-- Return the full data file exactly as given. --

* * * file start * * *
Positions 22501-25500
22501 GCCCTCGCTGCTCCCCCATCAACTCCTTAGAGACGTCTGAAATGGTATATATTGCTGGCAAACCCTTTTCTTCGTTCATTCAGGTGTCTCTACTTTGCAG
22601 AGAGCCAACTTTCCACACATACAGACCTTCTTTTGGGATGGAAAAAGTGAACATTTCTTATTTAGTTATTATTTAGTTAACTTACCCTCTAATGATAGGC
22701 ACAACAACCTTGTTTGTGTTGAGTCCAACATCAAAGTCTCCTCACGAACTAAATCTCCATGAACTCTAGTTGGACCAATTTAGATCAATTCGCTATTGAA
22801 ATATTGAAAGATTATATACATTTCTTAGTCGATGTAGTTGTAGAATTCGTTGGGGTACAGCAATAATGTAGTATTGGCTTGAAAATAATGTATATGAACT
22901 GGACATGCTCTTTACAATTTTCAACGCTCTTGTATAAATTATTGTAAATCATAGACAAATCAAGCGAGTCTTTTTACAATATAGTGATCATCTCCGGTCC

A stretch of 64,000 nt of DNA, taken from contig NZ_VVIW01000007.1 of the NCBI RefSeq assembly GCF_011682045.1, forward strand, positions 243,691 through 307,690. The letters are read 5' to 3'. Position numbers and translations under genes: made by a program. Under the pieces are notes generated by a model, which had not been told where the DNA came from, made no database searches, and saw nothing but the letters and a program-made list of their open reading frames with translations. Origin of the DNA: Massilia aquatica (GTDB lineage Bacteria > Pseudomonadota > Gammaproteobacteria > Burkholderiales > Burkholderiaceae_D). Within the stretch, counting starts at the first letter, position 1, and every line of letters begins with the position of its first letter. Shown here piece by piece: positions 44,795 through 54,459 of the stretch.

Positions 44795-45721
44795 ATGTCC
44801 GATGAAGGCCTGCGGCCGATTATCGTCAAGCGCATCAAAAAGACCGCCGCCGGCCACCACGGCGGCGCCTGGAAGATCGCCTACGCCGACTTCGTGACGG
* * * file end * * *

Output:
Positions 22501-25500
22501 GCCCTCGCTGCTCCCCCATCAACTCCTTAGAGACGTCTGAAATGGTATATATTGCTGGCAAACCCTTTTCTTCGTTCATTCAGGTGTCTCTACTTTGCAG
22601 AGAGCCAACTTTCCACACATACAGACCTTCTTTTGGGATGGAAAAAGTGAACATTTCTTATTTAGTTATTATTTAGTTAACTTACCCTCTAATGATAGGC
22701 ACAACAACCTTGTTTGTGTTGAGTCCAACATCAAAGTCTCCTCACGAACTAAATCTCCATGAACTCTAGTTGGACCAATTTAGATCAATTCGCTATTGAA
22801 ATATTGAAAGATTATATACATTTCTTAGTCGATGTAGTTGTAGAATTCGTTGGGGTACAGCAATAATGTAGTATTGGCTTGAAAATAATGTATATGAACT
22901 GGACATGCTCTTTACAATTTTCAACGCTCTTGTATAAATTATTGTAAATCATAGACAAATCAAGCGAGTCTTTTTACAATATAGTGATCATCTCCGGTCC

A stretch of 64,000 nt of DNA, taken from contig NZ_VVIW01000007.1 of the NCBI RefSeq assembly GCF_011682045.1, forward strand, positions 243,691 through 307,690. The letters are read 5' to 3'. Position numbers and translations under genes: made by a program. Under the pieces are notes generated by a model, which had not been told where the DNA came from, made no database searches, and saw nothing but the letters and a program-made list of their open reading frames with translations. Origin of the DNA: Massilia aquatica (GTDB lineage Bacteria > Pseudomonadota > Gammaproteobacteria > Burkholderiales > Burkholderiaceae_D). Within the stretch, counting starts at the first letter, position 1, and every line of letters begins with the position of its first letter. Shown here piece by piece: positions 44,795 through 54,459 of the stretch.

Positions 44795-45721
44795 ATGTCC
44801 GATGAAGGCCTGCGGCCGATTATCGTCAAGCGCATCAAAAAGACCGCCGCCGGCCACCACGGCGGCGCCTGGAAGATCGCCTACGCCGACTTCGTGACGG